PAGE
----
Is it safe for black people to go to Russia?

People have asked how safe Russia is for black people and people of color in general. The honest answer is that I really don't know. I've seen the warnings and read about black people being brutally attacked a few years back. And there is no way to minimize the stabbings, murders and attacks to led some (American) universities and African countries to stop sending black students to Russia; I just happened not to feel it. In fact, my racialized experiences were few and far between: some school children asked if I was from Nigeria, and I met two Angolan marines in Russian naval uniforms. On the surface I'd be tempted to say that was it. However, if I'm completely honest, I should probably mention that Russia is an extremely diverse and multi ethnic country. I saw local women in hijabs, people from the Caucasus regions (some of whom were extremely wealthy) and saw many many people of Asian descent, including a few young Army cadets in Moscow.

Are all of these people of color tourists?

Nope. Ok, some were. But I definitely interacted with many Russian speaking Asian people who were universally warm and kind. I don't know enough about racism in Russia, however many Asians seemed to be relegated to menial jobs (street cleaning, snow shoveling, and custodial work). In restaurants, I also ran into short order cooks, and waitresses who who were completely Asian in appearance (a few mentioned being born and raised near Siberia). Russia also hosts a lot of immigrants from all over the world: my first day I ran into a taxi driver from the Indian sub-continent who spoke Russian with a super thick Indian accent that I could recognize through the Russian. So I guess you could argue that Russia is far more diverse than most people imagine, even though black women are still a definite rarity.

Diversity in unexpected places...

BlackWomanRussianMuseumArt

I hadn't even really thought of race until I stepped into the Museum of Russian Art in St Petersburg and saw real diversity in the exhibits. There were portraits of middle eastern traders, a black woman, depictions of wild animals from Africa and a painting of Jesus surrounded by people who actually look Middle Eastern.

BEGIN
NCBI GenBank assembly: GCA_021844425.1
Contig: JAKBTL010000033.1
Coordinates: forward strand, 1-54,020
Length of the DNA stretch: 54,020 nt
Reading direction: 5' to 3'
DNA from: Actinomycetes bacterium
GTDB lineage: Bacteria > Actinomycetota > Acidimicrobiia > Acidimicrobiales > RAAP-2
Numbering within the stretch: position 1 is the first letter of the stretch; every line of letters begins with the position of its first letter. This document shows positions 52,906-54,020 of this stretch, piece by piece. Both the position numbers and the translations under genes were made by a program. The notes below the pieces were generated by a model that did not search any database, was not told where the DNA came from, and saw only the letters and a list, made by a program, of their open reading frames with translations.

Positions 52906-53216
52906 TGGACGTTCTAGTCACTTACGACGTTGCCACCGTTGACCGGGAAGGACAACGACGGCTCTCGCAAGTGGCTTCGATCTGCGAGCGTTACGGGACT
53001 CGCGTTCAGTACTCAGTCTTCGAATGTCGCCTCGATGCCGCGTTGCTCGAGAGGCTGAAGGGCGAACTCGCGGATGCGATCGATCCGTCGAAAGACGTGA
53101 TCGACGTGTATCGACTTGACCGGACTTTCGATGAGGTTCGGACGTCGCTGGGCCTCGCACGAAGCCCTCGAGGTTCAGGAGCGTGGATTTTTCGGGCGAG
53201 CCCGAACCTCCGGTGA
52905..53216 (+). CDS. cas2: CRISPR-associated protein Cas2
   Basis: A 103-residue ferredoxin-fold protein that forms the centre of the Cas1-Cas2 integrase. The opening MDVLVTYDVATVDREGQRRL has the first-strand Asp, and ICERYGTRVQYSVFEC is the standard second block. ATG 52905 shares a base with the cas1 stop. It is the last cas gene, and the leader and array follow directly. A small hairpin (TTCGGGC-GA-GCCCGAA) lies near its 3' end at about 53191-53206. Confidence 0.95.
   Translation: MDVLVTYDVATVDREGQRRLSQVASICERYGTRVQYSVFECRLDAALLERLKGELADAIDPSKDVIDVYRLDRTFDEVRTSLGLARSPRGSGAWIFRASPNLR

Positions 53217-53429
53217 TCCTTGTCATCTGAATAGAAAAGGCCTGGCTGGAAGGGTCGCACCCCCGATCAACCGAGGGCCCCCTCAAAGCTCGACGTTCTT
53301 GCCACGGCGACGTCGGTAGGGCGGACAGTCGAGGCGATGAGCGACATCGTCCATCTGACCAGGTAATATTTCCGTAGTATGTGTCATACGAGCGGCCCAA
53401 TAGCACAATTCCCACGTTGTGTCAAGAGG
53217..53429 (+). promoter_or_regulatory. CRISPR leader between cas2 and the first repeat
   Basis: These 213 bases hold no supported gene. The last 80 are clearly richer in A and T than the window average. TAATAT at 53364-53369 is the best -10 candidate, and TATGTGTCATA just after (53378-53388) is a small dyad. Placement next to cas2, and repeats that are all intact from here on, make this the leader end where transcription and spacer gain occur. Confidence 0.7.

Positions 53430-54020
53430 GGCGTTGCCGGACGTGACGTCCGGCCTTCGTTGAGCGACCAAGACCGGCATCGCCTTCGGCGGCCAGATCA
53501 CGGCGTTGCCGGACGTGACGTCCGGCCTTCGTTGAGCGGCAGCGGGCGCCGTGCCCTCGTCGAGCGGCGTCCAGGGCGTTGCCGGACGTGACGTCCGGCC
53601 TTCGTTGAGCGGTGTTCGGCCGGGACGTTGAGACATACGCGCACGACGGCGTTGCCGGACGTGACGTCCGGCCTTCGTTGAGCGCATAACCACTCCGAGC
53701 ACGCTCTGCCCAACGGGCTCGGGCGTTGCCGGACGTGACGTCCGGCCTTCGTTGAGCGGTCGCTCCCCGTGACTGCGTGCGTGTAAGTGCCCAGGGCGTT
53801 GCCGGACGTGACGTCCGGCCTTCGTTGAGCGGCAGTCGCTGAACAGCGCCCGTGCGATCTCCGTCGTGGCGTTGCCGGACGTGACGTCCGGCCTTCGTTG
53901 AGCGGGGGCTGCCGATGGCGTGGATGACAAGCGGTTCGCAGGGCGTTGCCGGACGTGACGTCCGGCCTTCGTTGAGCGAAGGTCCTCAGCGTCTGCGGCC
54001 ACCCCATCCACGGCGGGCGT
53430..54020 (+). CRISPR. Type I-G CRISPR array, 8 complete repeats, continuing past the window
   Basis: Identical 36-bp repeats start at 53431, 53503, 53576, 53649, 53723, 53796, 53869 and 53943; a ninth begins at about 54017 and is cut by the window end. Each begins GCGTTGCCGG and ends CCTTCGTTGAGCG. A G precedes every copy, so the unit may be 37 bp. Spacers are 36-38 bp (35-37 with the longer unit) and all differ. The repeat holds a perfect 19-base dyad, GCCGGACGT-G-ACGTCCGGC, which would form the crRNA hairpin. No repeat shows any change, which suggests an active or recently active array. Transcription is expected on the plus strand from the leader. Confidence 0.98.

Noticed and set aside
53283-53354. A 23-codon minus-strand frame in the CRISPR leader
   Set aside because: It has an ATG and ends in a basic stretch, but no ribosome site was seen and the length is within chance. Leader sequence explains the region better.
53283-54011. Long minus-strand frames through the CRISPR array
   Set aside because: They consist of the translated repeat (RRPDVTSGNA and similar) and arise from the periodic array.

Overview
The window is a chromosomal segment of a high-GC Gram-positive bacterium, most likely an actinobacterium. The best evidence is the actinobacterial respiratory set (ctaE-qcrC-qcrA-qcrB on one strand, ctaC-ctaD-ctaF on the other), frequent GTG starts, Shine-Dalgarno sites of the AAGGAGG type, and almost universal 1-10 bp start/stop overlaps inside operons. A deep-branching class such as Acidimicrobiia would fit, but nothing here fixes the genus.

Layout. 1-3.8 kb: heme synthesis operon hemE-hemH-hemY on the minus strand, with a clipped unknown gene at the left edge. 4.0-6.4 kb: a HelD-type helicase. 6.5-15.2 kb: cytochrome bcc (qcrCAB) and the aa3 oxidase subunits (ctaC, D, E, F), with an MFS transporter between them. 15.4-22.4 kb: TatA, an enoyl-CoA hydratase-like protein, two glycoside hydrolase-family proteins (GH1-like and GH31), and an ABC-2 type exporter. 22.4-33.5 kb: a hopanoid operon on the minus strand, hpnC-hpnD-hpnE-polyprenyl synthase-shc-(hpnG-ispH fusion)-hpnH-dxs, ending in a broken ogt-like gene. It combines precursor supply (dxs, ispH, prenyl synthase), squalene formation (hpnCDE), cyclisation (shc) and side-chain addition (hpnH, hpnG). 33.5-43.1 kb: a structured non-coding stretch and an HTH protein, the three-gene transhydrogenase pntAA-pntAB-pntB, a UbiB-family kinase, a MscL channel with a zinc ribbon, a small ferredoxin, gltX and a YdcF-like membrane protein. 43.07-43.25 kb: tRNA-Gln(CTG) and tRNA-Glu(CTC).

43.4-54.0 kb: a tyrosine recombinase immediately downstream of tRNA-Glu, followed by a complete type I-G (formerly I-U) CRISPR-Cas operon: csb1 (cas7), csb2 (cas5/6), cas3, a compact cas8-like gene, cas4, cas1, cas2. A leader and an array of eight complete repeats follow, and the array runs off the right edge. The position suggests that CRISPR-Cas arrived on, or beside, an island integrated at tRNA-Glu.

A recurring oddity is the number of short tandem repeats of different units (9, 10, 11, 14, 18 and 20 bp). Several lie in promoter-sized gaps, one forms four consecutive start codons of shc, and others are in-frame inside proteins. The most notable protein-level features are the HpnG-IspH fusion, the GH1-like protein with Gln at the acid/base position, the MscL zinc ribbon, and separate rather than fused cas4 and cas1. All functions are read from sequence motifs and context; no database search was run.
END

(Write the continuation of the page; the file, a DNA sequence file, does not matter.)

The painting of the black woman, is translated as Negress, and is fairly well known. The portrait was painted in 1876 by a Russian painter named Ilya Repin who worked in St Petersburg and Paris.

The second painting that struck me wasone depicting Jesus who calls on the people to show mercy to a woman who has committed adultery by inviting he who is without sin to cast the first stone.

Call me crazy but I was struck by how middle eastern everyone looks here. The adulteress is in what that looks like the traditional Palestinian dress. She is held back by an olive completed man with a black beard and thick black hair. And wait! Is that a black in the mob, ready to stone her? Yup. It is. I have no idea why a Russian painter would paint a picture that is so much more geographically accurate than what I grew up seeing in Western European museums. Maybe the fact that Russia is so much closer to the places where Jesus lived means that artists were more likely to depict him and his followers more realistically. Either way, I still can't believe that I had to come to Russia to see a painting of Jesus sharing space with a black guy. (Because the three wise men do not count).

A few tips on safety

I think that city centers are probably much safer for people of color, especially visitors. Tourist areas are highly trafficked, highly policed and locals do not want any bad elements jeopardizing tourism (and the jobs that tourism brings). In addition, an Indian medical student I met told me that the police are finally starting to take racial violence, especially that against Indian and African students, seriously. Eager to restore a tarnished reputation, the police have been cracking down on skinheads, handing down harsh fines to attackers and forcing public servants who commit racist acts out of their jobs. Given these circumstances, I think now has probably never been as good a time to visit Russia...